Frederick Turner, Beauty: The Value of Values
[The Axial Age] highlights the conception of a responsible self... [that] promise[s] man for the first time that he can understand the fundamental structure of reality and through salvation participate actively in it.
Robert N Bellah, "Religious Evolution", American Sociological Review, Vol. 29, No. 3.
But the only religions that have survived are those which support property and the family.
Thus the outlook for communism, which is both anti-property and anti-family, (and also anti-religion), is not promising.
F.A. Hayek, The Fatal Conceit
[T]he way to achieve a system of determining admission to the public schools on a nonracial basis,
Brown II, 349 U. S., at 300–301, is to stop assigning students on a racial basis. The way to stop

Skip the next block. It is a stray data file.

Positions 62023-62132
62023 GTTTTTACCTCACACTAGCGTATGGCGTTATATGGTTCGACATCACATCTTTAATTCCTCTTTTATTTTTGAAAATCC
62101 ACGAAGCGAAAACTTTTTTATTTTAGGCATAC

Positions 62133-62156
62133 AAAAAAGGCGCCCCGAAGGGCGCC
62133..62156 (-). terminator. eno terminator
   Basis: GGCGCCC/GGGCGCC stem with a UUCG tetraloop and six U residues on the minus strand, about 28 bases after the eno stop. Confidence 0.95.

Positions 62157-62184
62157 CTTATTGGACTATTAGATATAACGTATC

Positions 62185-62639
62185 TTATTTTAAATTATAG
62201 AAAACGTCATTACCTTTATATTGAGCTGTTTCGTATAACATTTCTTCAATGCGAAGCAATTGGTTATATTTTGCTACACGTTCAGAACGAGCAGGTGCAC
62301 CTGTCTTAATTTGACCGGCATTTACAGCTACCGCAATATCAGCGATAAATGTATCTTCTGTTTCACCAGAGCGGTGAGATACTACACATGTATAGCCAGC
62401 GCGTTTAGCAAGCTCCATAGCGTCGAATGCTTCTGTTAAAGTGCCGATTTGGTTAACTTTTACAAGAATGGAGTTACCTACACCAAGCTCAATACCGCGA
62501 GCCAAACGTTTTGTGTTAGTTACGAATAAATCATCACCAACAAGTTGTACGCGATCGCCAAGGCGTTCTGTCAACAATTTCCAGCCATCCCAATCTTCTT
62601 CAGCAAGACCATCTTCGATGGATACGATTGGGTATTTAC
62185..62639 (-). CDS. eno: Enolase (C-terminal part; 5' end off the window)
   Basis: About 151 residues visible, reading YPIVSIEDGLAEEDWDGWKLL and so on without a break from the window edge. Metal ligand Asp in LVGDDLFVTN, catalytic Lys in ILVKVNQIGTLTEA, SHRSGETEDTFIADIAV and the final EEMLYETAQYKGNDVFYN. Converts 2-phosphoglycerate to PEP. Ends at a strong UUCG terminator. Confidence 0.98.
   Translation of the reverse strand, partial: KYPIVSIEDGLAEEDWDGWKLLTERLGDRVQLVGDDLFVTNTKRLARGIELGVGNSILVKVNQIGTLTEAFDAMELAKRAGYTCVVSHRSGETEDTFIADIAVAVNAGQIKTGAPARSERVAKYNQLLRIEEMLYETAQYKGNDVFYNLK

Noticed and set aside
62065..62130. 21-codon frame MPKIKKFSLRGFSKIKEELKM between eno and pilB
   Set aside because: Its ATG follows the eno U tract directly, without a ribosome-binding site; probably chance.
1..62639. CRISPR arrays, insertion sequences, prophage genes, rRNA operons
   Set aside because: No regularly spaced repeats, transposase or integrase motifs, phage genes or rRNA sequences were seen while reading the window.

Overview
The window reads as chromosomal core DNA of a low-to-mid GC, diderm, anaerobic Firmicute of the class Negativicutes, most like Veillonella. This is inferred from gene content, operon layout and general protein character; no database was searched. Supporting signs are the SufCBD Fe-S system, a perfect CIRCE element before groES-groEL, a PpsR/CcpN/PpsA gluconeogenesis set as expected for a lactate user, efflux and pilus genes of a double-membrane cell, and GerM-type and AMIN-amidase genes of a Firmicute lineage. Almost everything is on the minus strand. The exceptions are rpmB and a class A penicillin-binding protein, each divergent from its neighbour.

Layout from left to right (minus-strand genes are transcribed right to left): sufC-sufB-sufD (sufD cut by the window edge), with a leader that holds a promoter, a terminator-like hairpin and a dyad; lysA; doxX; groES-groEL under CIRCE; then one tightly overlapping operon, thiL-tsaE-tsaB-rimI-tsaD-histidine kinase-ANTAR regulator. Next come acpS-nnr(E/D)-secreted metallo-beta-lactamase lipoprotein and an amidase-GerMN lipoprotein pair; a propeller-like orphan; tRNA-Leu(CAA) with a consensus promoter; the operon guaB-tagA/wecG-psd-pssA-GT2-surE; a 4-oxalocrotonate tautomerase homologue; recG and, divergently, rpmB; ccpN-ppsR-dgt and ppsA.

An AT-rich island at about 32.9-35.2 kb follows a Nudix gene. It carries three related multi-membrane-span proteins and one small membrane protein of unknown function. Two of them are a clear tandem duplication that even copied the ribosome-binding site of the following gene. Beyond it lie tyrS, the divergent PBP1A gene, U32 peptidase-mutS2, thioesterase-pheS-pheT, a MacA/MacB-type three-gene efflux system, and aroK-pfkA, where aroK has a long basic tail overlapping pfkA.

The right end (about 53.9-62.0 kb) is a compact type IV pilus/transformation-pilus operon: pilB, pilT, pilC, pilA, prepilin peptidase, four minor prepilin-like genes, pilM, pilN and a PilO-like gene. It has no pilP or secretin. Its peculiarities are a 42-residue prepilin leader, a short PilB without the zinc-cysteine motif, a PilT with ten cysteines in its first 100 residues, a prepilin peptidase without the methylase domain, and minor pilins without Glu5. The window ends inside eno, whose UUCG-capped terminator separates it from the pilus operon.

discrimination on the basis of race is to stop discriminating on the basis of race.
Roberts, C.J., Parents Involved in Community Schools vs. Seattle School District
A writer who says that there are no truths, or that all truth is merely relative, is asking you not to believe him. So dont.
Roger Scruton, Modern Philosophy
Paul Dirac: When I was talking with Lemaître about [the expanding universe] and feeling stimulated
by the grandeur of the picture that he has given us, I told him that
I thought cosmology was the branch of science that lies closest to religion.
However [Georges] Lemaître [Catholic priest, physicist, and
inventor of the Big Bang Theory] did not agree with me. After thinking it over he
suggested psychology as lying closest to religion.
John Farrell, The Creation Myth
Within Pentecostalism the injurious hierarchies of the wider world are abrogated and replaced by a single hierarchy of faith, grace, and the empowerments of the spirit... where groups gather on rafts to take them through the turbulence of the great journey from extensive rural networks to the mega-city and the nuclear family...
David Martin, On Secularization